Lords committee questions head of NHSX about healthcare data to assist older people
On Tuesday 25 February 2020, the House of Lords Science and Technology Committee will continue its inquiry into Ageing: Science, Technology, and Healthy Living by asking senior NHS officials about the use of data to plan health services for older people.
The inquiry has heard about the importance of healthcare data for a range of purposes, including diagnosing illnesses, providing tailored care to patients, and conducting medical research. The Committee will ask the Head of NHSX and officials from NHS Digital how the NHS uses the vast amount of data that it gathers, in order to plan healthcare services. The Committee will also hear from the National Data Guardian about the safeguards that govern the use of this patient data.
The evidence session will begin at 10.20am in Committee Room 2 of the House of Lords. The witnesses will include:
- Dame Fiona Caldicott, National Data Guardian;
- Matthew Gould, CEO, NHSX;
- Chris Roebuck, Chief Statistician, NHS Digital; and
- Dr Jem Rashbass, Executive Director of Master Registries and Data, NHS Digital
In the second session, the Committee will then hear from academics about how they access data for research studies, and from representatives of the data industry about the benefits and challenges of combining datasets from the public and private sectors.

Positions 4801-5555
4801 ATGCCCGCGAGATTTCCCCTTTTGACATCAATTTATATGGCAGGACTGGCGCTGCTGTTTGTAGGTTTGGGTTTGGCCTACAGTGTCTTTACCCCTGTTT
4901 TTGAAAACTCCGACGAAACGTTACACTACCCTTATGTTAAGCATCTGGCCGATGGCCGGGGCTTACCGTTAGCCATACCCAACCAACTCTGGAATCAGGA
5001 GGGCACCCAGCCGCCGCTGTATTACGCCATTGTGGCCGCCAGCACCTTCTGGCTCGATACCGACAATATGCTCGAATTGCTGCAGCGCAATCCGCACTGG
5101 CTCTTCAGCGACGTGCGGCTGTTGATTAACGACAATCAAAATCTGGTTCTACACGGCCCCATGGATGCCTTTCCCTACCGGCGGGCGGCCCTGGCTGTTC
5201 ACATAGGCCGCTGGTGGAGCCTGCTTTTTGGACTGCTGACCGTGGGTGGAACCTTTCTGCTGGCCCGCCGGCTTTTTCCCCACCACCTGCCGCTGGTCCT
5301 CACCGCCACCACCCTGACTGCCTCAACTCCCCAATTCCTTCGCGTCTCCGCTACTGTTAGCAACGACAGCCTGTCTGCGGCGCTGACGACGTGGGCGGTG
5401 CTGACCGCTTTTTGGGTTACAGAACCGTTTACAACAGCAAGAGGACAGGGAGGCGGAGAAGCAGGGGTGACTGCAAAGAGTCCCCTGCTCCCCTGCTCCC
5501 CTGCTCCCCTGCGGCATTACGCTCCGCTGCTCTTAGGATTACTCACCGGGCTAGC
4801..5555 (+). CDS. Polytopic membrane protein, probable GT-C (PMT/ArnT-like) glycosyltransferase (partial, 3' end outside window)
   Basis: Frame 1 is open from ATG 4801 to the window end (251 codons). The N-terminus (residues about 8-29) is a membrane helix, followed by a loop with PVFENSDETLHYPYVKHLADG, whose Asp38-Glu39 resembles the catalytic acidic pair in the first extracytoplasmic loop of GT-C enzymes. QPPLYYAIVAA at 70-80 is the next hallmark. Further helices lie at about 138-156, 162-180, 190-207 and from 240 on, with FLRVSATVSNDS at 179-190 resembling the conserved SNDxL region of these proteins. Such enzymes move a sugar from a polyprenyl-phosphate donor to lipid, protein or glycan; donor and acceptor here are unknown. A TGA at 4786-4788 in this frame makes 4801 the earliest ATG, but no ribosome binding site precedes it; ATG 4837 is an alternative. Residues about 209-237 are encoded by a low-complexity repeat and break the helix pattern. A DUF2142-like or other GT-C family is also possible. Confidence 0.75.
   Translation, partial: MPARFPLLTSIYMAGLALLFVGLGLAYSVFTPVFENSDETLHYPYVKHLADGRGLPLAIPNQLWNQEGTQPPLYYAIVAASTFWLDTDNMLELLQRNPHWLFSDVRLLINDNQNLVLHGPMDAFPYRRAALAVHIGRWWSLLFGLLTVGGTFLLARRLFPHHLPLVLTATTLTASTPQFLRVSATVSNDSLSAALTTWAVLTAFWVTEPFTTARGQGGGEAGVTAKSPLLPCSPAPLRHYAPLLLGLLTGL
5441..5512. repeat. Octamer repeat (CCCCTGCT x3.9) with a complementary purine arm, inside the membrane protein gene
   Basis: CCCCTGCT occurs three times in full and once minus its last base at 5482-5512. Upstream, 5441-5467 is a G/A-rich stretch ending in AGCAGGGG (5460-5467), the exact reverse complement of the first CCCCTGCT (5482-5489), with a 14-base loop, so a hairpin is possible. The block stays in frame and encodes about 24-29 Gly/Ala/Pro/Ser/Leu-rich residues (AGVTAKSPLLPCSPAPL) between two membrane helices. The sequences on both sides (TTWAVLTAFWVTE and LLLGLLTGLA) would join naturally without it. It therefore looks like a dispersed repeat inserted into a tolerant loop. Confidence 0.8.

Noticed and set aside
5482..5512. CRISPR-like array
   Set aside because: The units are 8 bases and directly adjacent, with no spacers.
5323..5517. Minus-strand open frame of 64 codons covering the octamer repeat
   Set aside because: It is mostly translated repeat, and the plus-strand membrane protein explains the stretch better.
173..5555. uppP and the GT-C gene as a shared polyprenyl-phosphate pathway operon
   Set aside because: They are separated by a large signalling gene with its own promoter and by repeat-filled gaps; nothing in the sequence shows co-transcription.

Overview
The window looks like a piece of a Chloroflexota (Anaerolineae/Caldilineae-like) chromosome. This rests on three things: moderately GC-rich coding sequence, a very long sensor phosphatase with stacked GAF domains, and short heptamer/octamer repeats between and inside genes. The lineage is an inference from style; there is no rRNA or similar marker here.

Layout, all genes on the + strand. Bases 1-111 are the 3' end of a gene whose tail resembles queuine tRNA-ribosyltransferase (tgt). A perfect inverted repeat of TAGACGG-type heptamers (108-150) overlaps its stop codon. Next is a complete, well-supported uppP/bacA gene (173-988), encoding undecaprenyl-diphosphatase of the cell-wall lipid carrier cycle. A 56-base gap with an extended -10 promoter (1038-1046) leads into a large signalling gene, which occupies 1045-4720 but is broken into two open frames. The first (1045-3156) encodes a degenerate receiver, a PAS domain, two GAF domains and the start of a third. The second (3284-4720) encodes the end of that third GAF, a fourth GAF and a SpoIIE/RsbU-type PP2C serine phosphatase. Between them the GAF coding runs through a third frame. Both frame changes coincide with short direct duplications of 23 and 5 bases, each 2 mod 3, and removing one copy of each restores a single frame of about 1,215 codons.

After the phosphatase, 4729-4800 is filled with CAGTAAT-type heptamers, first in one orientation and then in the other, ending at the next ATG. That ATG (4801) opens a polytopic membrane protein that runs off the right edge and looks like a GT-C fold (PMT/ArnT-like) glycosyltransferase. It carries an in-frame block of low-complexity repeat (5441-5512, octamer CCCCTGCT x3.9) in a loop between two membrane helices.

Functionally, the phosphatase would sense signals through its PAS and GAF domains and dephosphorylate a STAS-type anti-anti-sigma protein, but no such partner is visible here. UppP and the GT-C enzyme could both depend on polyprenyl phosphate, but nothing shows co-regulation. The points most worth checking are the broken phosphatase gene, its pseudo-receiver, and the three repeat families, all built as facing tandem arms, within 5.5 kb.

The evidence session will begin at 11.25am in Committee Room 2 of the House of Lords. The witnesses will include:
- Charles Lowe, CEO, Digital Health and Care Alliance;
- Professor Julian Peto, Professor of Epidemiology, London School of Hygiene and Tropical Medicine;
- Dr Paola Zaninotto, Associate Professor in Medical Statistics, UCL; and
- Dr Jeni Tennison, CEO, Open Data Institute.
Questions likely to be asked include:
- How is healthcare data currently used within the NHS, particularly for planning and designing services for an ageing population, and diagnosis and prevention of age-related diseases?
- To what extent is healthcare data from the NHS shared outside the NHS, and what are the challenges associated with this?
- How much integration is there between health data collected by private organisations (e.g. data from medical monitoring devices and from commercial wearables) and data collected in the NHS?
- How much control do patients have over the use of their data?
- Is there a gap between expectations of what data could achieve, and what is possible in reality?